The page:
The transcripts contained in the database were retrieved and clustered on the basis that they occupy overlapping genomic positions. Splicing graphs are then constructed using these clusters of transcripts. In each cluster, exons and introns having identical start and end positions are merged into nodes and connections respectively. The nodes are then linked via connections to form the complete splicing graph that is loaded into the database. In cases where the transcripts are located on the negative strand, the entire splicing graph is reverse complemented so that all the splicing graphs contained in the database have sense strand nucleotide sequences. These steps are graphically depicted in Figure 1. The result of this process generated 13,222 splicing graphs of which 2,646 are alternatively spliced. Details of the contents of the database are found in Table 1 and on the website via the "Stats" link.

thumbnailFigure 1. Flowchart depicting the process used to generate DEDB. Processes and data sources are coloured green and yellow respectively. The main data store is a MySQL server and the data housed is exposed to users using HTML pages and CGI (Common Gateway Interface) served by an Apache web server.

Table 1. Contents of DEDB. Table showing a breakdown of the contents in the database.

Classification of alternative splicing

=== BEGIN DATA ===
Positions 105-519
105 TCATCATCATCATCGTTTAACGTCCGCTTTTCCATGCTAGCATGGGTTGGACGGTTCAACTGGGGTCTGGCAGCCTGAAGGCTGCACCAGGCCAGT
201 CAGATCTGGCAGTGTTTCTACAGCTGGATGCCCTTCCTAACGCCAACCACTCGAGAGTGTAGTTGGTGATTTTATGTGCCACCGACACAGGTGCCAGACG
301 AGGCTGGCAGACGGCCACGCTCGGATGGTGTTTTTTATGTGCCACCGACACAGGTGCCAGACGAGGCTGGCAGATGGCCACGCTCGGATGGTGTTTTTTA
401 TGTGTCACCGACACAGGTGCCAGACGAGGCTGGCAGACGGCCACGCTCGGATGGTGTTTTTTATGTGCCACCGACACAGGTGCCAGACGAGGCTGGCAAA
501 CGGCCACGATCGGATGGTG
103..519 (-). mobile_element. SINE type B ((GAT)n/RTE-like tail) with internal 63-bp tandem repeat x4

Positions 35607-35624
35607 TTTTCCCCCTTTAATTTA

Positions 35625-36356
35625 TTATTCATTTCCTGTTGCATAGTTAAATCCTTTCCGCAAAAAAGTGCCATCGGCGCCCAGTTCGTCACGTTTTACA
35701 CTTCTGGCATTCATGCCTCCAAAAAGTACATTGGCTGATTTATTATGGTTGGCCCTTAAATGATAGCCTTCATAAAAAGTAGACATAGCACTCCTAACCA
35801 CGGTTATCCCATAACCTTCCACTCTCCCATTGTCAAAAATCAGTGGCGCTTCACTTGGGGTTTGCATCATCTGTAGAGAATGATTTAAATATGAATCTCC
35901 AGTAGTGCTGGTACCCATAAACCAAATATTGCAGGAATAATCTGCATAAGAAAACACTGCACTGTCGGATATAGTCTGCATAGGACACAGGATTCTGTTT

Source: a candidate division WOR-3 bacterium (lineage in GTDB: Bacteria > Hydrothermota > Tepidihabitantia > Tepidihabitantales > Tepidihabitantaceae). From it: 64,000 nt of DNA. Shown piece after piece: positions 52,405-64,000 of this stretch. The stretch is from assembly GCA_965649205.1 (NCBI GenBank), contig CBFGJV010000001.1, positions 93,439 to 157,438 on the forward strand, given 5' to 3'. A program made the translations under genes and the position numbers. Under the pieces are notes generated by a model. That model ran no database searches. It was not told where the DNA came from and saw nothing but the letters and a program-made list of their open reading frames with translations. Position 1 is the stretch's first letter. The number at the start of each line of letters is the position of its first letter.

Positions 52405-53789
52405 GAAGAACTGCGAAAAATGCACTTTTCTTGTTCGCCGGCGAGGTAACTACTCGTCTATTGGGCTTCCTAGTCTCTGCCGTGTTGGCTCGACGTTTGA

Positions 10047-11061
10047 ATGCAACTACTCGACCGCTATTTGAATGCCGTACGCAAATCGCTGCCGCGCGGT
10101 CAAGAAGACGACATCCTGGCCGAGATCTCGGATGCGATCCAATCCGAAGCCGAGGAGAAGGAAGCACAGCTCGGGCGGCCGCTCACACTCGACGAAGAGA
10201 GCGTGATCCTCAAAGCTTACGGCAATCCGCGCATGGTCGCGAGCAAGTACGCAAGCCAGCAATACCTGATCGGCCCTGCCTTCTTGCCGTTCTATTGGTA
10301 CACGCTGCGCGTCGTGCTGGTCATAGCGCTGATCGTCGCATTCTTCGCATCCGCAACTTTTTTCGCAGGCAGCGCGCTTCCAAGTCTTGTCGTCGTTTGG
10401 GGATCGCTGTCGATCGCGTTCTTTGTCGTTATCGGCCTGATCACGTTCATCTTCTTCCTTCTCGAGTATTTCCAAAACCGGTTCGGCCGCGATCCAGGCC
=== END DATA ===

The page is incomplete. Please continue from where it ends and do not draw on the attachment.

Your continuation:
Rules are then derived to detect specific alternative splicing events as shown in Figure 2 (details and examples of the rules are available on the website). Apart from the classical alternative splicing events like cassette exons, intron retention, alternative donor sites and alternative acceptor sites, we have also elected to classify other gene structure events like alternative transcriptional start/termination sites as well as alternative initiation/termination exons. The reason for the existence of the alternative initiation/termination exon categories is due to the fact that the 5' and 3' ends of the transcripts are usually difficult to determine experimentally and are thus less accurate. Therefore, any differences in the start and end of the transcripts could be simply due to the sequencing difficulties. The inclusion of the alternative initiation/termination exons category is an attempt to circumvent this problem as alternative initiation/termination exons (which are classified based on the end position of initiation exons and the start position of termination exons) are unaffected by the sequencing difficulties and thus represent true alternative exons. Alternative transcriptional start/termination sites, however, are dependent on sequencing results and provide a means of classifying gene segments with differences in the start positions of initiation exons and the end positions of termination exons, with a view to updating entries in this category, when the 5' and 3' ends of these transcripts are determined accurately. These rules were then used on all the splicing graphs and the detected alternative splicing events loaded into the database.